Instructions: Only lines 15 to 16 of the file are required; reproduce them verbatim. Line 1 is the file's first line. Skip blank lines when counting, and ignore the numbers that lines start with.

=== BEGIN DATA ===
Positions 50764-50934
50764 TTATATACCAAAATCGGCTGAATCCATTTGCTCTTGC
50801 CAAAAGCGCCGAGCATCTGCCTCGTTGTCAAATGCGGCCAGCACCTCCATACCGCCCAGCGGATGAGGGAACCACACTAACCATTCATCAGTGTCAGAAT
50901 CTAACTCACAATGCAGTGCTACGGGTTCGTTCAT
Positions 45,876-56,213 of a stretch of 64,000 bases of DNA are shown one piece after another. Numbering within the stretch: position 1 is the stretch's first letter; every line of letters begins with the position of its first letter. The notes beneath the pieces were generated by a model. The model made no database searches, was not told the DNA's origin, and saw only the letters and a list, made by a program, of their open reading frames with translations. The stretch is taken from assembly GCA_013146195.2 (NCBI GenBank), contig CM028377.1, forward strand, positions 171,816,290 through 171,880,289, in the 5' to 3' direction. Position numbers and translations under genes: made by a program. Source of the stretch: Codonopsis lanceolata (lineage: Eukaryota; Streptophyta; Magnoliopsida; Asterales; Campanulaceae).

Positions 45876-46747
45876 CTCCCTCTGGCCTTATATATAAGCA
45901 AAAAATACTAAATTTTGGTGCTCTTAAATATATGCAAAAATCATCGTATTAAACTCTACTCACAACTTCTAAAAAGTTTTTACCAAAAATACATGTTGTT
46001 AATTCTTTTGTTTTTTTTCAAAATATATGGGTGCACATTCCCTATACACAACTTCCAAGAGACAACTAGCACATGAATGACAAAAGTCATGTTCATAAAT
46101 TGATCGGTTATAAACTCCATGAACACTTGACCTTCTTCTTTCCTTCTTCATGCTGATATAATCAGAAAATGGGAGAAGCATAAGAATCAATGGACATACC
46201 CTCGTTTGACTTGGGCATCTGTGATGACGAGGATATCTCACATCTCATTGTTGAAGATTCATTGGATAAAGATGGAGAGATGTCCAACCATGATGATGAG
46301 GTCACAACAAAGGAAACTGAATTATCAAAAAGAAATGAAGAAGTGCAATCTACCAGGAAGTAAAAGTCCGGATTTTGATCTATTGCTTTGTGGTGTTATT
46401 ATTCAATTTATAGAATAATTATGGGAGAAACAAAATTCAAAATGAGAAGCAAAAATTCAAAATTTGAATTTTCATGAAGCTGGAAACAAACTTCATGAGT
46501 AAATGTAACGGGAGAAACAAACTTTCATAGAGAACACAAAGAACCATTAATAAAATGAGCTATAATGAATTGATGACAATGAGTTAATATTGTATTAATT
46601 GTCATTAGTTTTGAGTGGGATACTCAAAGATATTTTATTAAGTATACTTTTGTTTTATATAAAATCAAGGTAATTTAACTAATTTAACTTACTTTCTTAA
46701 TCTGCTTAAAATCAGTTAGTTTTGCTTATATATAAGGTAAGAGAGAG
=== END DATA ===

46601 GTCATTAGTTTTGAGTGGGATACTCAAAGATATTTTATTAAGTATACTTTTGTTTTATATAAAATCAAGGTAATTTAACTAATTTAACTTACTTTCTTAA
46701 TCTGCTTAAAATCAGTTAGTTTTGCTTATATATAAGGTAAGAGAGAG